Courtesy of Liam Tweed
Originally Published in This Issue (May 1953)
Part One is Here:
My Last Lifting as an Amateur and First Professional Record
1938 saw me as a professional, having retired from competition in the early part of this year, I now started out to break records. I was also married this year, I also spent a lot of time in London with my business of postal courses on Development and Weight-Lifting, but I did spare the time to train and keep my poundages still on the up-grade.
I gave many demonstrations at galas and open air displays to keep in form. I also took up hand balancing again, and made a trio. With this act I toured the halls for a while. Included in my act was the Challenge Dumb-Bell, we had lots of fun with this with the audience.
And so again on the 26th of November 1938, I made my first Professional Record of 286.5 pounds, 4 pounds in excess of my Amateur Record. My real aim that day was to make a world's record total. I snatched 270, first attempt, then took 308 for the World's Record, but failed. I had often done this weight before in training, but the platform I was lifting on this day was of the sloping type and not good enough for snatching or jerking on, because I also failed with the Jerk of 369 pounds, after taking 341 for my first attempt, 369 being again a World's Record, but I had intended that this should be my best official total, which would have given me 963 pounds, because it has always been my aim to make 1,000 total. I still hope to do this, even as a professional, although there is no competition in this field.
Following this performance, I not turned my activities to my business of training my postal pupils on the methods I had used so successfully. I had still one other ambition to accomplish, and that is to train a team of lifters to defeat the world's best at all weights, and with the right conditions and suitable pupils selected I really think that in 1948 I will see this come true.
I have had many amusing, and painful, experiences during my lifting career. One such painful one stands out to me, and a lesson to those that read this incident. I was making an attempt on a Record Total, with possible records included this day, a friend of mine persuaded me against my own judgement to have a full massage.
Now a massage of this kind to a weight-lifter on the day, or three or four days before an important event spells disaster. Most masseurs, not knowing the type of muscular action required to lift weights, will pound and lift the muscles off the bone. That's just what you don't want. All that is required in the form of massage before lifting, after lifting, before contests is, apply Elleman's Embrocation, and gently pat it into the muscles, it should also be stroked in the same direction of the blood flow, also a flesh glove can be used before the massage. As I say, I was persuaded into it, but that is the kind of fitness I did not want.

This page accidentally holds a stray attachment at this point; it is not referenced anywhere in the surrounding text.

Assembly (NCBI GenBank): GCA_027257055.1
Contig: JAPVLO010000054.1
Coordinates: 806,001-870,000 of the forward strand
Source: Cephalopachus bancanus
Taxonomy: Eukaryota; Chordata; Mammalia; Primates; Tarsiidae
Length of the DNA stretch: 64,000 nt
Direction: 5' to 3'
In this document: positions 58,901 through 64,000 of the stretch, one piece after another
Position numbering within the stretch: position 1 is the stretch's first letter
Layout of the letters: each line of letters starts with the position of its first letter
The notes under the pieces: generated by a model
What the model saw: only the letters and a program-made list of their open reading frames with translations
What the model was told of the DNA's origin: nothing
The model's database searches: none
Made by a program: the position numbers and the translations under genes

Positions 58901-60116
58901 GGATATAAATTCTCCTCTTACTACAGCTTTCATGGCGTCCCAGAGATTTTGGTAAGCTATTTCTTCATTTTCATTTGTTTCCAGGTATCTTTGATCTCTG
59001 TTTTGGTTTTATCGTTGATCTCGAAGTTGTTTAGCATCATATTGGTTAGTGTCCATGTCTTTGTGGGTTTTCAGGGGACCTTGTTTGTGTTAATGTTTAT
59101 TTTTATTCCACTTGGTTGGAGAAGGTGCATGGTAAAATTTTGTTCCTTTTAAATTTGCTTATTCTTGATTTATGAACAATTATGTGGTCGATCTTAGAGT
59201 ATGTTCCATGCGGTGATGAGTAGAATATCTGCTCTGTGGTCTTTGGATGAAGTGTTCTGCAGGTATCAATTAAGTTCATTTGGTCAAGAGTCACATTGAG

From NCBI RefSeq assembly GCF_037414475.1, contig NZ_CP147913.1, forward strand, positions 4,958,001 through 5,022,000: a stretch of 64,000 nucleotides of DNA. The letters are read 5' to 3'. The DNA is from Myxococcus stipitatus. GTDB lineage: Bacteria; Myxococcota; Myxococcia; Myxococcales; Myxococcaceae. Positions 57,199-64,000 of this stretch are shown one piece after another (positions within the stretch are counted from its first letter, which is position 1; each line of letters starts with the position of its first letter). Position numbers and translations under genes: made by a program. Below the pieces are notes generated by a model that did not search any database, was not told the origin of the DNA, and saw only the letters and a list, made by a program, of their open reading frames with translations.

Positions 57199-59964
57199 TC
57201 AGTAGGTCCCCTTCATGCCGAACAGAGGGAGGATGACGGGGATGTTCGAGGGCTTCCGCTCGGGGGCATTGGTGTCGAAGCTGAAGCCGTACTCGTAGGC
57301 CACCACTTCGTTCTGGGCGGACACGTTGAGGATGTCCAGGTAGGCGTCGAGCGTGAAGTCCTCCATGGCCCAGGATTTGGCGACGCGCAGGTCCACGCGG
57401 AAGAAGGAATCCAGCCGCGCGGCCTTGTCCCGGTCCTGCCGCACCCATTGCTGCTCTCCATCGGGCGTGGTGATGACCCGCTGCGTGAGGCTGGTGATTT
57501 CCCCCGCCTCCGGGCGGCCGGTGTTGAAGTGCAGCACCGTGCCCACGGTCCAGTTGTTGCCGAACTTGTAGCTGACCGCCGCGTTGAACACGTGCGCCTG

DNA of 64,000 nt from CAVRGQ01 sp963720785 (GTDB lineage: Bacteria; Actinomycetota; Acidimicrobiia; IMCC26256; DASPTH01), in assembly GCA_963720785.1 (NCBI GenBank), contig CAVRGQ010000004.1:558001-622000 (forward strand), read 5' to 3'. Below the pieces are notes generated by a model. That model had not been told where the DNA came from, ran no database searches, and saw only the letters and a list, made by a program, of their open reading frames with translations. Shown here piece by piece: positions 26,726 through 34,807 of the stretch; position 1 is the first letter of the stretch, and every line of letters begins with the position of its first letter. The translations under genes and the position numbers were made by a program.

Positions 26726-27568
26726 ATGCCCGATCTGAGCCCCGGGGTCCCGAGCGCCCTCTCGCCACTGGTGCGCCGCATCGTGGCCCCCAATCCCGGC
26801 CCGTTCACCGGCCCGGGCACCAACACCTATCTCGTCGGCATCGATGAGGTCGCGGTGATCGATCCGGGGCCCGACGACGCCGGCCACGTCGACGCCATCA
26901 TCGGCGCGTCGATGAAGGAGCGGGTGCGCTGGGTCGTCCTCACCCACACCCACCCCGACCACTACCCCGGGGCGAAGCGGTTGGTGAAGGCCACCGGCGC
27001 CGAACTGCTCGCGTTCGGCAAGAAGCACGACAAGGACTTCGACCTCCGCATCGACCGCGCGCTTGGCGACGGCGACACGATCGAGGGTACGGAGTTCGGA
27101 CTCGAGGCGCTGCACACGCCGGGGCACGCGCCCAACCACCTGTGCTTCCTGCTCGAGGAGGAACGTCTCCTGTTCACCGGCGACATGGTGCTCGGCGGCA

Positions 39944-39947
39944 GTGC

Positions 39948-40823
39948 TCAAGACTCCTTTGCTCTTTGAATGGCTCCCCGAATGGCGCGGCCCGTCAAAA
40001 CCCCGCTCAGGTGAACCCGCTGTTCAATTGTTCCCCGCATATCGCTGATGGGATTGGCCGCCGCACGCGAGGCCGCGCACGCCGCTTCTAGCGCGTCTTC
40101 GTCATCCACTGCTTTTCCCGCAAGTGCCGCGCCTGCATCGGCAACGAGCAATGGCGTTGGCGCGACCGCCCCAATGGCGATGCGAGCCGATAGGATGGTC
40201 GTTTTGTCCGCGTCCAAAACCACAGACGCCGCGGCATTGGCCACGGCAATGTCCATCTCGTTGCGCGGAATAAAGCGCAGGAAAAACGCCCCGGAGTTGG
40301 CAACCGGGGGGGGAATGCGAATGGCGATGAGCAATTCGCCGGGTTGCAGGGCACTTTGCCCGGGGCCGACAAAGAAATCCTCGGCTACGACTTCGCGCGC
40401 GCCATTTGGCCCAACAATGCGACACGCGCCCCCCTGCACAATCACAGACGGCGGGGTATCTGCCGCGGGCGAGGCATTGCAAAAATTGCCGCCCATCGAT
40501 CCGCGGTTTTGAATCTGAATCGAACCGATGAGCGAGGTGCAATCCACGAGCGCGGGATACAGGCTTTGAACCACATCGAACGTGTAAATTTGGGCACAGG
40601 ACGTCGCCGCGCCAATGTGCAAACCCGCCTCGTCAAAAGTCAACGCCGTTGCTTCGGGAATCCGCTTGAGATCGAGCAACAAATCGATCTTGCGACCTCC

I wanted to feel slow and firm, the massage had excited my energy I was holding for the lifting. The result was that when I did lift, I had no control over the loose muscles, and I took a backwards spill with 227 pounds on the two hands snatch, 30 pounds over the World's Record, my leg gave way as I was recovering, my cartilage slipped out, and everything went black for a little while, also I tore the left thigh muscles, this I shall always remember, and stick to my own methods.
One amusing incident I will always remember was when I was taken ill with flu one year, and stomach pains. I had been lifting then four years. The doctor had been called in to give advice on the stomach pains, which later turned out to be a very deep, torn muscle. When he arrived he did the usual testing as they do, and came to his conclusions, and their treatments, etc., but as an after thought he decided to give me a blood pressure test.
I saw him lift his eyebrows suddenly when he read the pressure. Three or four times he made the same test, but apparently with the same results. He also looked at me during these operations rather queerly. At last he turned to me and said, "It's blood pressure Mr. Walker, that's your complaint, you've 185 lbs. pressure."
I was rather surprised to hear this, and said so too. "I think you're wrong this time," I told him, and explained the reason, that I being a strong man and the amount of extra work my body had to do, my heart had produced extra blood to prevent overstrain of the heart. He didn't agree with me here, saying that I should be 130 pounds to be normal, so I said I would prove it to him. My brother was at home at the time, so the doctor asked him to have a test, which he did and to the doctor's amazement, you can imagine his face when he read 175 lbs. pressure in my brother, it quite convinced him that I was right. We often get a laugh out of it when we meet.
Editor's Note: That concludes this series, but we are shortly hoping to publish a complete book on "The Lift Story of Ron Walker," with passages by people who knew and met with him. Watch out for announcements concerning same.